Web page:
La Grande Noirceur

Goodness gracious, Ovate's new collection is pure gold in black dulcet tones/layers. I want every single piece that doesn't have leather in it. After creating the most perfect hoodie ever AND the most perfect tank top ever (which sadly sold out just when I decided I needed a back-up one!), it looks like Audrey is on a roll with what might possibly be the most perfect one-shoulder dress ever (I never thought I'd say those words) AND the most perfect hooded vest ever (methinks this is a pumped up version of the sleeveless Valhalla?). Not to mention those floor-length dresses. And to think that just yesterday I was complaining to my man that no one ever designs things I'm interested in anymore. Audrey, please post these beauties in the shop soon so I can rework my school-year budget. Sigh.

(Photography by April Lea; modelling by Mathilde Jobin and Brett Wagg)

Edit: Doh! That is not a hooded vest, but a wool jacket with leather sleeves. Commence the Charlie Brown song here. At least I was right about it having the same cut as the Valhalla. Sigh.

Tuesday, August 21, 2012



Just when I thought I was done with NY, a call for papers for a conference at CUNY arrives in my inbox, and thoughts of being in NY in November are swirling through my head. Yes, I could rather quickly write up an abstract for a paper to present, and, yes, the things I will be addressing in my thesis fit the theme of this conference quite well, and, yes, I'd prefer to start practicing public speaking in front of an interdisciplinary group of graduate students I'll likely never see again instead of a Classics-only group of established scholars. But, more importantly, it's in NY! And when there will not be a heat wave. Oh boy. Alice, would you be available for an early morning piano performance or two?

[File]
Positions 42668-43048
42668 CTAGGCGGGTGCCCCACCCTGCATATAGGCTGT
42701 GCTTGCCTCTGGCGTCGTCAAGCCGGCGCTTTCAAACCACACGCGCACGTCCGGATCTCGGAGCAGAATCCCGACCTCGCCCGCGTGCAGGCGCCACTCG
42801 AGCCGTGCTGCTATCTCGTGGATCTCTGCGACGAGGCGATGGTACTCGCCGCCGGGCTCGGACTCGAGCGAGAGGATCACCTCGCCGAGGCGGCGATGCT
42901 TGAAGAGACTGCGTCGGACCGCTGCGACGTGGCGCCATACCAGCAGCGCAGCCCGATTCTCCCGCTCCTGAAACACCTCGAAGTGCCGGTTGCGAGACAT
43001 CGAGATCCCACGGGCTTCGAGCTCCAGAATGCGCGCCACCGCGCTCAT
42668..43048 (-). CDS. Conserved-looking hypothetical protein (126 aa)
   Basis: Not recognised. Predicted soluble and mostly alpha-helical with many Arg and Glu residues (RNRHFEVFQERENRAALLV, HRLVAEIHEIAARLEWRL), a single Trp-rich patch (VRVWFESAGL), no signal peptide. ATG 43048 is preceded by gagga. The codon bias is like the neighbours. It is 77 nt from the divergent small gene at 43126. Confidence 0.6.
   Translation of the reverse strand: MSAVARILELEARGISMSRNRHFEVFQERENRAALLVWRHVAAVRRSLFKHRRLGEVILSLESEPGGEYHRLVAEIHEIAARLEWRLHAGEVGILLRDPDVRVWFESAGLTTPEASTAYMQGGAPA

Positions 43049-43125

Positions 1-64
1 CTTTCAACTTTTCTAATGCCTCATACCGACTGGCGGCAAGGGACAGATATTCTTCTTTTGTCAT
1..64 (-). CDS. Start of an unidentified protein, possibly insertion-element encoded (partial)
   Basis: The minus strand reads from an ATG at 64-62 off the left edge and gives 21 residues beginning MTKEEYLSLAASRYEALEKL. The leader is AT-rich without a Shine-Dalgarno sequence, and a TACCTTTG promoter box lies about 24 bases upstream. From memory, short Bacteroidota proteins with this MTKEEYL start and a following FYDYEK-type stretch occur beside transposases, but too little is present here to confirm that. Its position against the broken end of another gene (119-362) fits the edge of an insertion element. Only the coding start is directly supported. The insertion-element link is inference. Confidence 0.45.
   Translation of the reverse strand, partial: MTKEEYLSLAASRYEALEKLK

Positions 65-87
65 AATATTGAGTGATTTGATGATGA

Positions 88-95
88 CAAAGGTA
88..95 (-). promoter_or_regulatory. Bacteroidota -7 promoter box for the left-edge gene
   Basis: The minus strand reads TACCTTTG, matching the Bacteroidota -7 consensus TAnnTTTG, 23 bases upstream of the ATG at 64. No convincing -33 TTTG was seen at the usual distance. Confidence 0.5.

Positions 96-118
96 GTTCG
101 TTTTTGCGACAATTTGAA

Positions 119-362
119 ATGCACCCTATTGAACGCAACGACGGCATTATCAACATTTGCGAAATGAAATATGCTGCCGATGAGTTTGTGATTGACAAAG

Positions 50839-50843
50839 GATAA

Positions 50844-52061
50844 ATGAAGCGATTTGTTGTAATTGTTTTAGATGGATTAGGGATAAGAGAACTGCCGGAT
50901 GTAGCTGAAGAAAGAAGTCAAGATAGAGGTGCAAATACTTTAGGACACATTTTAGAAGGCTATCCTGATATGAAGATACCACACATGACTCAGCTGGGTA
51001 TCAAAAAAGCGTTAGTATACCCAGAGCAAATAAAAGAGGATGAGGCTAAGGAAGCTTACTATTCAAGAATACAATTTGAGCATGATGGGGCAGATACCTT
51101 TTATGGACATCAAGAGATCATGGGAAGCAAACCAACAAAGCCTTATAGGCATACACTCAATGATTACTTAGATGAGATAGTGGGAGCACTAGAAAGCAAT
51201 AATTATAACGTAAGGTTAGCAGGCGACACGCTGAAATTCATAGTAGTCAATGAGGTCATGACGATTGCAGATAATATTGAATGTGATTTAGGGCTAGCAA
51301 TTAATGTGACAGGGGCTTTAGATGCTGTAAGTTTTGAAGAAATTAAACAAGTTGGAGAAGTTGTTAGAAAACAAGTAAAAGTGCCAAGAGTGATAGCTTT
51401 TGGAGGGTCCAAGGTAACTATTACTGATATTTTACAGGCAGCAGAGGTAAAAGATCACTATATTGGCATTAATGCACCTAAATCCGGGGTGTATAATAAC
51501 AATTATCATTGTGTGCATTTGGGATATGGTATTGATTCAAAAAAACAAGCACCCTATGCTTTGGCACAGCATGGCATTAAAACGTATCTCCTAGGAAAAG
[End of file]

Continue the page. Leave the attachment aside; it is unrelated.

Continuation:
In other news, here's a spectacular wool jacket from the adorable Brooklyn-based designer Azede Jean-Pierre (found via NJAL), which, I think you'll agree, deserves to be posted in as large a size as possible. It's also available in white, if you're into that sort of thing.

Friday, August 17, 2012

Collection 17

I always get an invite to the Barbara Í Gongini shows, and I always regretfully cannot attend. Thanks to MUUSE though, I discovered that I can at least pretend I was there by watching a (shortened) video of the S/S 13 show at Copenhagen Fashion Week last Friday. I also discovered that Barbara is a red head! Who knew? Anyway, the lemon-yellow, grey, and black pallette remind me of the Marie Saint Pierre boutique, so I'm happier than a clam right now (particularly with the outfits at 2:35 and 2:51).